~ The announcement of the record grants for aviation biofuel research are exciting indeed and a great coup for biofuel researchers in the Pacific Northwest.
The 5-year grants, part of the Agricultural and Food Research Initiative (AFRI) from the US Department of Agriculture (USDA) are the largest ever from the USDA. USDA was surprised at the level of interest when the funding opportunity was announced. 63 groups expressed interest and 35 were selected to submit full proposals. Of those, 30 made application, and 8 finalists were invited to Washington to present their proposals. The 5 winners include the teams led by researchers from the UW and WSU, each of which received $40M in funding. Each team is a consortium of members; approximately 62.8% of the funding will go to land grant universities and 22.9% to industrial (business) partners, with rest divvied up among other universities, federal partners and one non-profit organization.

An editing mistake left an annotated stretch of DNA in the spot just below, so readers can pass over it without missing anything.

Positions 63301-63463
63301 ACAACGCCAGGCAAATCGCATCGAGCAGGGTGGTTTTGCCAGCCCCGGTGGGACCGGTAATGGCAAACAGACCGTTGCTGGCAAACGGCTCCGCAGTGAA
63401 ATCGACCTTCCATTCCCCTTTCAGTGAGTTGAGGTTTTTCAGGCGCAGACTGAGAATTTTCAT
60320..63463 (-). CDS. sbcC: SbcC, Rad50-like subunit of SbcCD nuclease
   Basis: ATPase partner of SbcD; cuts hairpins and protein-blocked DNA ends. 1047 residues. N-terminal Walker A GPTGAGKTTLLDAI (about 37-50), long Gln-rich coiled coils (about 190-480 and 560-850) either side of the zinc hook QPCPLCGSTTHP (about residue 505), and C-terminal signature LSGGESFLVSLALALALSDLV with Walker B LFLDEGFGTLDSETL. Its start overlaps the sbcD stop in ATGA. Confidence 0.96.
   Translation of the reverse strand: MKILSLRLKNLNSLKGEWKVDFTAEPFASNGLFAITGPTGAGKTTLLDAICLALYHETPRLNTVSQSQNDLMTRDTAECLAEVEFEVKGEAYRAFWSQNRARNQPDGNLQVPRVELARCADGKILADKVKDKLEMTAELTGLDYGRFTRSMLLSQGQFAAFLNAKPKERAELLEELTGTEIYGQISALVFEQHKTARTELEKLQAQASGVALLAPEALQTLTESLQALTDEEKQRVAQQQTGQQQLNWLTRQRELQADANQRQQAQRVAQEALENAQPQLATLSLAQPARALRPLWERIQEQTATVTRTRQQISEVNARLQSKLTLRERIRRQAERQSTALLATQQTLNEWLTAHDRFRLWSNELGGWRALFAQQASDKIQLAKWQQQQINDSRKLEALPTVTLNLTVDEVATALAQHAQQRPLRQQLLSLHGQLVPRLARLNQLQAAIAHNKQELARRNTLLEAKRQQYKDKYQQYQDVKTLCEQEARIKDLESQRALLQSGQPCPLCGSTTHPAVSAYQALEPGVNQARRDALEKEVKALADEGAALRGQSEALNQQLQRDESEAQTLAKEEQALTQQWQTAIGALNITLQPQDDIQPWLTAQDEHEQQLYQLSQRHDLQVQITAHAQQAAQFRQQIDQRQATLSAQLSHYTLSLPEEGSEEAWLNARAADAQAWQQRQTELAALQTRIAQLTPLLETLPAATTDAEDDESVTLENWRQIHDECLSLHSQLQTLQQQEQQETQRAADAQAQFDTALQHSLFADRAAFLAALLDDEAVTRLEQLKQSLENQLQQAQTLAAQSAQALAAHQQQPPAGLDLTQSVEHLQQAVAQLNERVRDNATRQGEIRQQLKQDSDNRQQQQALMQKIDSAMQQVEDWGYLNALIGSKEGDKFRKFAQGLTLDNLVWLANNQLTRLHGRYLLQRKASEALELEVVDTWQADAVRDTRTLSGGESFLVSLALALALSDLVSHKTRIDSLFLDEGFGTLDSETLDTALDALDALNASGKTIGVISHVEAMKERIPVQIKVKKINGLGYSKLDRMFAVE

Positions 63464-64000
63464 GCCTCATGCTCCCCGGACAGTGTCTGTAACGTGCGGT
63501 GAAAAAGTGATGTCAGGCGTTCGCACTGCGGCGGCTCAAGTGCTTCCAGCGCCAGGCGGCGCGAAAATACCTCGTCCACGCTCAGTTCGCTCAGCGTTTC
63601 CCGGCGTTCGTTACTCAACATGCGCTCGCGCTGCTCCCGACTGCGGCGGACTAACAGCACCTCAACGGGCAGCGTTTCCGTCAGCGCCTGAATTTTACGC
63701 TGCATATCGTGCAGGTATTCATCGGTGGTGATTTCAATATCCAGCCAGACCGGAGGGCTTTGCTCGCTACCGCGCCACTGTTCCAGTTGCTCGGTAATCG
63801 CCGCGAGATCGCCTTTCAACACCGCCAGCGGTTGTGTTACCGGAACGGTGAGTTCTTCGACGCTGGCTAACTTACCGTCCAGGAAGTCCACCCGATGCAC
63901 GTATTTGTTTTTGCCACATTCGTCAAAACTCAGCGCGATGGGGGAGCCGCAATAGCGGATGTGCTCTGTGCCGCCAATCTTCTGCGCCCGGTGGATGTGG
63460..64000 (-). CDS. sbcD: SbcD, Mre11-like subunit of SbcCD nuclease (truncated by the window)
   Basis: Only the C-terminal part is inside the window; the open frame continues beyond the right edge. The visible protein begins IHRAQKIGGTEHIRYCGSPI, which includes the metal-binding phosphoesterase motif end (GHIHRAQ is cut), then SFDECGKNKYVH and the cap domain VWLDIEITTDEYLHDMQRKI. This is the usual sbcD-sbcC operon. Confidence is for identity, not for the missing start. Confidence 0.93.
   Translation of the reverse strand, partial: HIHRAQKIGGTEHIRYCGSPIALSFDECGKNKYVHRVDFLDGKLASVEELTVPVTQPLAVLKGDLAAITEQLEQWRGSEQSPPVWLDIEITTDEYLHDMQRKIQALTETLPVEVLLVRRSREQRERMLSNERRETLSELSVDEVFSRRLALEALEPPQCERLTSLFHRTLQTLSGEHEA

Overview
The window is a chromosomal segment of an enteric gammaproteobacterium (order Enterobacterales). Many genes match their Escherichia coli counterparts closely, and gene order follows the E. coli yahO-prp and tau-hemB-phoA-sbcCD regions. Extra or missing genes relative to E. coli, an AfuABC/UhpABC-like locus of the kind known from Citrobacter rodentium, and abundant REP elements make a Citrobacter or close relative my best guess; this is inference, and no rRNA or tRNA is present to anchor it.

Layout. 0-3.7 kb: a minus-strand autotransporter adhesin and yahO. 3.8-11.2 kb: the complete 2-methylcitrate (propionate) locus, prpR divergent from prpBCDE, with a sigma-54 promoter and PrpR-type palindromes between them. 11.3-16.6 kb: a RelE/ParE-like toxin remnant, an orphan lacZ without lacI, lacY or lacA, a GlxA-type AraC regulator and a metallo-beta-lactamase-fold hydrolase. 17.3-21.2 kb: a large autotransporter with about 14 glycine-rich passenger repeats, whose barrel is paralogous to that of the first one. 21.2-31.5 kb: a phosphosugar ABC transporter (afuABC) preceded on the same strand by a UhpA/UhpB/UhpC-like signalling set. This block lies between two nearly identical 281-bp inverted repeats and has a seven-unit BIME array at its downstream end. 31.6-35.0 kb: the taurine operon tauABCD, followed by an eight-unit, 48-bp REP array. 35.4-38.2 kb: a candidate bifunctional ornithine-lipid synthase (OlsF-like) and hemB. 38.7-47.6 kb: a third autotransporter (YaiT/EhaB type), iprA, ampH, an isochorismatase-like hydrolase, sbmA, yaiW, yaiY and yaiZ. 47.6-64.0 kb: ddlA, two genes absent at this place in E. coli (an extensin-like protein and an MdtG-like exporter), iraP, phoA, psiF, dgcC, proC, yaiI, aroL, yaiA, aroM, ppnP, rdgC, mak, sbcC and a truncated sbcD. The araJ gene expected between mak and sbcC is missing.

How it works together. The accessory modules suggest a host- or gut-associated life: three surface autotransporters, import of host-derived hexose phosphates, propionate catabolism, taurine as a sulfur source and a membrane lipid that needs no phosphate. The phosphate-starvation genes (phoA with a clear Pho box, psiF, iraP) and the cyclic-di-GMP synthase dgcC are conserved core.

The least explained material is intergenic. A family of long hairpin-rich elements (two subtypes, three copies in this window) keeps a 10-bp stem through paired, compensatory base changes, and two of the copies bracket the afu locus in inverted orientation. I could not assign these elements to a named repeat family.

Programmatically, the 5 teams are all striving to develop sustainable biofuels, particularly for aviation, a pressing need also a focus of the Sustainable Aviation Fuels Northwest (SAFNW) initiative announced earlier this year. The teams have some research overlap in their proposals: 62% of the funding targets woody biomass and 25% perennial grasses, with the rest going towards sorghum and other feedstocks. None of the funded research seeks to repurpose food crops into biofuels.
Some challenges the teams will face in creating a sustainable biojet fuel:
- Building an energy industry in rural areas
- Developing viable lignin coproducts. (As the old joke has it, “You can make anything out of lignin, except money”)
- Tremendous variability in the lignocellulosic cell walls of different feedstocks (e.g. between hardwoods such as poplar, alder and the ubiquitous North American softwoods, especially the Northwest’s Douglas fir) and between the different parts of the plant: stem, bark, leaves, etc. There are many tradeoffs between ease and cost